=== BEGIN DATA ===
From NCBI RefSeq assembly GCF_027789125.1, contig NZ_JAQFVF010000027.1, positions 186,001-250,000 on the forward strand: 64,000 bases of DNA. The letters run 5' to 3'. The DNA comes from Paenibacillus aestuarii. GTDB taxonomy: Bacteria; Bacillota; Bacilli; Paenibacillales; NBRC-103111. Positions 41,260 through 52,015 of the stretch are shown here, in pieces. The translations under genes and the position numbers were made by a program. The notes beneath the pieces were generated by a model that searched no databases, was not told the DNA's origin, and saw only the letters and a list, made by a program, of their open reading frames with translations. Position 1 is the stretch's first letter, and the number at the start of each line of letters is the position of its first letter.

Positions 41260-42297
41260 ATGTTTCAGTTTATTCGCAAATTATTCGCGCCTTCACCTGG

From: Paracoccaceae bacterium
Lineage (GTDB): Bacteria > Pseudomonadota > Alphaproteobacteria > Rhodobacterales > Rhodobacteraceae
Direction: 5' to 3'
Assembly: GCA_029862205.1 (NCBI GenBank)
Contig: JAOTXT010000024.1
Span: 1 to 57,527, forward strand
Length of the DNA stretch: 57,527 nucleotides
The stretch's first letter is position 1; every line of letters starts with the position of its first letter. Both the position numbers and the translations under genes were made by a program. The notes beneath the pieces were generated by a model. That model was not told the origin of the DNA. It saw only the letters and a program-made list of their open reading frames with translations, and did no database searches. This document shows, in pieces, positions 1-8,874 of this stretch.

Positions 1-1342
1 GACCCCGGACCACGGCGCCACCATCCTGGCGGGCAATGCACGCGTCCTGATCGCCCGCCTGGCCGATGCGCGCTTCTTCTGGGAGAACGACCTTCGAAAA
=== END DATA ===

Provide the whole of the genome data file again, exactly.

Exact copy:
From NCBI RefSeq assembly GCF_027789125.1, contig NZ_JAQFVF010000027.1, positions 186,001-250,000 on the forward strand: 64,000 bases of DNA. The letters run 5' to 3'. The DNA comes from Paenibacillus aestuarii. GTDB taxonomy: Bacteria; Bacillota; Bacilli; Paenibacillales; NBRC-103111. Positions 41,260 through 52,015 of the stretch are shown here, in pieces. The translations under genes and the position numbers were made by a program. The notes beneath the pieces were generated by a model that searched no databases, was not told the DNA's origin, and saw only the letters and a list, made by a program, of their open reading frames with translations. Position 1 is the stretch's first letter, and the number at the start of each line of letters is the position of its first letter.

Positions 41260-42297
41260 ATGTTTCAGTTTATTCGCAAATTATTCGCGCCTTCACCTGG

From: Paracoccaceae bacterium
Lineage (GTDB): Bacteria > Pseudomonadota > Alphaproteobacteria > Rhodobacterales > Rhodobacteraceae
Direction: 5' to 3'
Assembly: GCA_029862205.1 (NCBI GenBank)
Contig: JAOTXT010000024.1
Span: 1 to 57,527, forward strand
Length of the DNA stretch: 57,527 nucleotides
The stretch's first letter is position 1; every line of letters starts with the position of its first letter. Both the position numbers and the translations under genes were made by a program. The notes beneath the pieces were generated by a model. That model was not told the origin of the DNA. It saw only the letters and a program-made list of their open reading frames with translations, and did no database searches. This document shows, in pieces, positions 1-8,874 of this stretch.

Positions 1-1342
1 GACCCCGGACCACGGCGCCACCATCCTGGCGGGCAATGCACGCGTCCTGATCGCCCGCCTGGCCGATGCGCGCTTCTTCTGGGAGAACGACCTTCGAAAA